5. improve cognitive executive function
6. improve cognitive testing
7. improve working memory
8. reduce depressive symptoms
9. improves fitness
10. improves body composition
11. improves body satisfaction in girls
12. improves general self-esteem
13. improves pro-social behaviors
Are active video games recommended?
What are the recommendations for daily sleep?
What are the sequelae of sleep deprivation?
1. weight gain and concurrent and adult obesity
2. increased risk of glucose intolerance and diabetes
3. suicidal ideation
4. cardiovascular risk factors
What are benefits of sleep?
1. Better cognitive performance
2. Better working memory and memory consolidation
3. Fewer behavioral problems
4. Better school performance
5. Improved emotional regulation
What are nightime symptoms for OSA?
Gasping during sleep
What are daytime symptoms for OSA?
What is the most common cause of OSA in preschoolers?
Hypertrophy of the adenoids and tonsils
What are sequelae of OSA?
1. Cardio-metabolic consequences
2. Neurocognitive deficits (impaired learning and memory)
3. Behavioral problems
What are strategies for good sleep habits in school age children?
1. maintain a relaxed predictable sleep routine - consistent and earlier bedtimes for all family members
2. encourage relaxed settings at bedtime (dim lights, calm environment)
3. identify and avoid negative sleep associations
4. decrease time, attention given to night waking
5. acknowledge night time fears and provide reassurance
6. avoid daytime napping
7. interact with children at bedtime
8. avoid replacing parental attention w/ TV, computer or video games
9. no electronic or media in the bedroom
10. limit screen time before bedtime (avoid 1-2h before bedtime)
11. reading is an essential part of the bedtime routine
12. no foods or drinks that contain caffeine (including chocolate and soft drinks) before bed, as it may interfere with sleep onset and quality
13. avoid stimulant medications e.g. cough medicine, decongestants
14. consult with a primary care practitioner about snoring or other sleep concerns
What are strategies for good sleep habits in adolescents?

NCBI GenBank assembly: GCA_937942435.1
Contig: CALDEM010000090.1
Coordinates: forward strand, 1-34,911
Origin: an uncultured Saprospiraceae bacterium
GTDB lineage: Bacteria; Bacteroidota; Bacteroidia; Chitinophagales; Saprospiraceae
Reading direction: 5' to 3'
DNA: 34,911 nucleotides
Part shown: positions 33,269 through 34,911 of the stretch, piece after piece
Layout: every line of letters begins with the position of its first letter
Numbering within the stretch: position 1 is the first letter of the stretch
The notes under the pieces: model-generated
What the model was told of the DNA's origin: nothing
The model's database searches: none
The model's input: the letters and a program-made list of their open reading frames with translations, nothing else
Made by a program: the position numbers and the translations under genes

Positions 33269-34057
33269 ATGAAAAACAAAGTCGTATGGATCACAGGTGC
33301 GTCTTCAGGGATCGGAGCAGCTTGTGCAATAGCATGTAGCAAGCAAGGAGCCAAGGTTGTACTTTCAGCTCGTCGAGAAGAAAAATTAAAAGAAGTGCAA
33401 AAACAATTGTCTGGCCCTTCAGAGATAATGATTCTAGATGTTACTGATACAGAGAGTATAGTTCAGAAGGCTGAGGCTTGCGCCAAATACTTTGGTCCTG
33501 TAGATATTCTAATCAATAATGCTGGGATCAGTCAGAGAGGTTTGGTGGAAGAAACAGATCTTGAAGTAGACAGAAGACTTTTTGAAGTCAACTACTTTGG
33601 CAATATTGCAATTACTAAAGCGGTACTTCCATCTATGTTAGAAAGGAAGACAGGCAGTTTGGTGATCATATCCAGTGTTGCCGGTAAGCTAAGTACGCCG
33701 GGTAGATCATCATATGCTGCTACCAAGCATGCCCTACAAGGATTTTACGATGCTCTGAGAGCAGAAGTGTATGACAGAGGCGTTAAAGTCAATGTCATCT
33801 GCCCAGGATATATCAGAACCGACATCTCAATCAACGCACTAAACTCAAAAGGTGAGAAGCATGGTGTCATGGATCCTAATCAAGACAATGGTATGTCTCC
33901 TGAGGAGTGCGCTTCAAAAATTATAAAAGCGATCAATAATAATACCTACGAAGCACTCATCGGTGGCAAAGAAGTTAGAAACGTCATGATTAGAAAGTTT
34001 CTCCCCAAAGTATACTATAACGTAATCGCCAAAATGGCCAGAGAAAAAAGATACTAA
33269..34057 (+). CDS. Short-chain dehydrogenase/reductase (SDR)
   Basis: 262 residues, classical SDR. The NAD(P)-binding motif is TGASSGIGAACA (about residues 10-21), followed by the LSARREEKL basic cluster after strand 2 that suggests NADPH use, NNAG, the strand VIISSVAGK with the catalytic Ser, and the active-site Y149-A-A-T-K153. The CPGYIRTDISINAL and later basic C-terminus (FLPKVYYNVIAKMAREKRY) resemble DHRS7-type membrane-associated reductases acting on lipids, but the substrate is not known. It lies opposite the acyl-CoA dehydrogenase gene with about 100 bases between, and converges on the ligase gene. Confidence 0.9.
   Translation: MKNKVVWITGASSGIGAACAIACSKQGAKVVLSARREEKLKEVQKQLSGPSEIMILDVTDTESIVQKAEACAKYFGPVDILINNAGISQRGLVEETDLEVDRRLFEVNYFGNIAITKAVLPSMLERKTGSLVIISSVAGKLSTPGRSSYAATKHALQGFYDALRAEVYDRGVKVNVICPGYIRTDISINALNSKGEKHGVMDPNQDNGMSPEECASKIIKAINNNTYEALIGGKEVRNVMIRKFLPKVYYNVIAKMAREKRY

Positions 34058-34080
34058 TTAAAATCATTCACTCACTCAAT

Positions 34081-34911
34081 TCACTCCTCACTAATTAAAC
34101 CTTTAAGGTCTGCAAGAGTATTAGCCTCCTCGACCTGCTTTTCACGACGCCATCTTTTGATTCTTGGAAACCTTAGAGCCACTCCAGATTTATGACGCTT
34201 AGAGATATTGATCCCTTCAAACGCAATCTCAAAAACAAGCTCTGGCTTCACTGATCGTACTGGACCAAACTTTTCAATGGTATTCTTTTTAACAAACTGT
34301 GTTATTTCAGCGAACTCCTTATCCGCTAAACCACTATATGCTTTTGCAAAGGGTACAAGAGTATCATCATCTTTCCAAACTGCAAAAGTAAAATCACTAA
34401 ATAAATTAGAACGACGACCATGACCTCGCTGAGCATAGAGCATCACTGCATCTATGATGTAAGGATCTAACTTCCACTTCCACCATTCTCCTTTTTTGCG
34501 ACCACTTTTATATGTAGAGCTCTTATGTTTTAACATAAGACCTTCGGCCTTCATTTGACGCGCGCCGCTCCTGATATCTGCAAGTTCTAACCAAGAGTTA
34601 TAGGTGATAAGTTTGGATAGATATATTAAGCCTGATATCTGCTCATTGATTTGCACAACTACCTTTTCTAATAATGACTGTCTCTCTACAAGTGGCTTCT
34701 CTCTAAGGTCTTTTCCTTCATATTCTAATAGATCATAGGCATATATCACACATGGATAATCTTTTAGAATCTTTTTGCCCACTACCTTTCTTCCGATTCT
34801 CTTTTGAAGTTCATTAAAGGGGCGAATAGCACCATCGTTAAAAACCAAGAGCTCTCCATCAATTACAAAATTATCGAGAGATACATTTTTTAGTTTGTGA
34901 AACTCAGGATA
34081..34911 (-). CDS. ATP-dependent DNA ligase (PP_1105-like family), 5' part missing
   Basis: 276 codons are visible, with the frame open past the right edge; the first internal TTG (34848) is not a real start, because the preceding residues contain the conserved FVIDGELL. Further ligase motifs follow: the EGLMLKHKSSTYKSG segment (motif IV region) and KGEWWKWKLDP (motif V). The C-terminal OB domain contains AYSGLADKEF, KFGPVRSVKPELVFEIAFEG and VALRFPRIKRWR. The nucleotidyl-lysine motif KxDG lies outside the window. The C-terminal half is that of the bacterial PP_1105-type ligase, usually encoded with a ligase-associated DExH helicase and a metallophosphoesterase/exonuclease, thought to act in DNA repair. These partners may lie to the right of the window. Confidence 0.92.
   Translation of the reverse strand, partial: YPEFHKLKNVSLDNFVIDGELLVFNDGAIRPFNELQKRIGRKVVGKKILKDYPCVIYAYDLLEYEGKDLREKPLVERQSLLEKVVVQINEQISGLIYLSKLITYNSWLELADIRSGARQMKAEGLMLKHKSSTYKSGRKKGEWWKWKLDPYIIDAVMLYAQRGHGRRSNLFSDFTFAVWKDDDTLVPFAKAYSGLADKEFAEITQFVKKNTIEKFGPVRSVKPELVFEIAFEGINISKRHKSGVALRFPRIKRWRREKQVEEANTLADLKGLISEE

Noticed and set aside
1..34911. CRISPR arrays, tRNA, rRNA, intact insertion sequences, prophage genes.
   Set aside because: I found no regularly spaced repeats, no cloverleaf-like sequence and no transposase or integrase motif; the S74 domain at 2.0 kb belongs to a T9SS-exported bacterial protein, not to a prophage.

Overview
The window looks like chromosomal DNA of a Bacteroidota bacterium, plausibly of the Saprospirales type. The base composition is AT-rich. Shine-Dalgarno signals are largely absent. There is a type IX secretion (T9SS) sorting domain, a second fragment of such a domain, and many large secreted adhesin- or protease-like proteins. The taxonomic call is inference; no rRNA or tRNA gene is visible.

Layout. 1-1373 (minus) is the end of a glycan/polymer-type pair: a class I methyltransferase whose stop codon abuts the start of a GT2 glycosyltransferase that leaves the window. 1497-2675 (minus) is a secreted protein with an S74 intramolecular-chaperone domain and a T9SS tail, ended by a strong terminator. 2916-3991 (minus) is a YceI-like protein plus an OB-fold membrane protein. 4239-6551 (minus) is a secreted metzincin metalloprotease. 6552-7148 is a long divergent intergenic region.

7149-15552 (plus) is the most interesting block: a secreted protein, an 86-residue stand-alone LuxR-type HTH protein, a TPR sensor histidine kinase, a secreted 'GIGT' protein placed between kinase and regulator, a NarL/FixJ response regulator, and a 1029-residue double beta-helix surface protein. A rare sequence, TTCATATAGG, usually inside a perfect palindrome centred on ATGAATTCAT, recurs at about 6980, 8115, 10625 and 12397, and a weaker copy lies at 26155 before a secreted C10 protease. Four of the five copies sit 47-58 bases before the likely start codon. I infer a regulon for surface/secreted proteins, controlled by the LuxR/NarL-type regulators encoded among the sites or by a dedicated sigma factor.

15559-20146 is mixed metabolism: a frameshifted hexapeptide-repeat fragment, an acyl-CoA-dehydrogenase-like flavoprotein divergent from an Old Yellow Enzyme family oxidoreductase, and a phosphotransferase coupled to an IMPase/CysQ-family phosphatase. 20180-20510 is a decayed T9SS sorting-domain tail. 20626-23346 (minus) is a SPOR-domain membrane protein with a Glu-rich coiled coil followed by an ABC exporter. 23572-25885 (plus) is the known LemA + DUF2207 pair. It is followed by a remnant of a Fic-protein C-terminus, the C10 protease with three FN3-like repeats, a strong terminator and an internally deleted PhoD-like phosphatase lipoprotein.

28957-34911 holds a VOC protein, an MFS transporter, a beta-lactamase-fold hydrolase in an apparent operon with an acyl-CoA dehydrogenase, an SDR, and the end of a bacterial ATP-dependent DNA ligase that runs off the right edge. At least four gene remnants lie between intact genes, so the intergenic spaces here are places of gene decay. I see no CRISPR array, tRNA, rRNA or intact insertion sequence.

1. have a consistent bedtime routine
2. try to keep sleep and wake times the same for weekdays and weekends
3. avoid daytime napping
4. have a relaxed setting at bedtime (dim lights, calm environment)
5. get exercise every day, but avoid high-intensity exercise within 3h of bedtime
6. fall asleep in your bedroom, not on the couch
7. avoid caffeine after mid-afternoon and later
8. don't smoke and don't use alcohol, herbal products or OTC sleep aids to help you sleep
9. avoid media/electronics in the bedroom
10. limit screen time before bedtime (avoid 1-2h before bedtime)
11. consult with a PCP about snoring or other sleep concerns
What safety topics should be discussed?
1. Helmet use with bicycles
2. Booster seats for children 5-7yo
3. Seat belts for children >8
4. ATV and snowmobile drivers should be >16yo
5. Children should not ride as passengers on ATVs or snowmobiles
6. No trampoline use in home environments
7. No participation in trampolines for children <6yo
8. Parental supervision for children in water
9. Pools should be fenced
10. No swimming alone
11. Swimming lessons should be encouraged and begin at about 5yo
12. Children and youth <18yo should be banned from commercial tanning facilities
13. Recommend elimination of firearms in homes and communities
14. recommend safer gun storage
15. No checks to the head in hockey
16. avoid head-to-head contact
17. wear appropriate protection
18. skiiers and snowboarders should wear helmets
19. wrist guards should be used while snowboarding
20. Avoid bodychecking in hockey
21. Limit teens to <20h per week of work
22. Smoke detectors should be properly installed, checked regularly and replaced every 10y
What is second hand smoke associated with?
2. Altered respiratory function
4. Cardiovascular effects
5. Behavior problems
6. Sleep difficulties
7. Increased cancer risk
8. Higher likelihood of smoke initiation
What is recommended for dental care?
1. Professional dental care including fluoride application and selective use of sealants
2. Regular brushing with fluoride-containing toothpaste
3. Regular flossing
4. Fluoride supplementation if not in the water
What should be screened in the physical examination?
4. Visual acuity screening
What is the prevalence of hypertension in obese children and youth in the US?
What is the first line treatment for obese children with hypertension?
Lifestyle modification: weight reduction if overweight or obese, increasing physical activity, reduce sodium, engage in health education and counselling
Is screening recommended for idiopathic scoliosis in asymptomatic adolescents?
What investigations are recommended?
1. No routine
2. Rubella immunity confirmed in sexually active females
3. Ferritin screening for those at risk for iron deficiency
4. Sickle cell screening in at-risk populations
5. Lipid and plasma glucose in overweight or obese children >10yo
What are pain reduction strategies for vaccinations?
1. use the least painful brand
2. keep the child in a non-supine position
3. rapid injection without aspiration
4. inject the most painful vaccine last
5. rub or stroke the skin of the injection site with moderate intensity before and during vaccination
6. parent-led distraction or coaching may be used
7. clinician led or child led distraction should be used
8. have child do slow deep breathing or blowing during vaccination
9. use combined psychological interventions
10. avoid telling child, "It won't hurt"
What are the changes to recommendations for vaccinations?
1. Two doses of varicella with the second dose at 18m or 4-6yo
2. Two doses of MMR: 12m and 18m or 4-6yo
3. Can use the combo MMRV
4. Meningococcal C conjugate vaccine in early adolescence
5. Meningococcal B for those at high risk
6. HPV recommended for both genders 9-26yo
7. TB screening in high risk groups only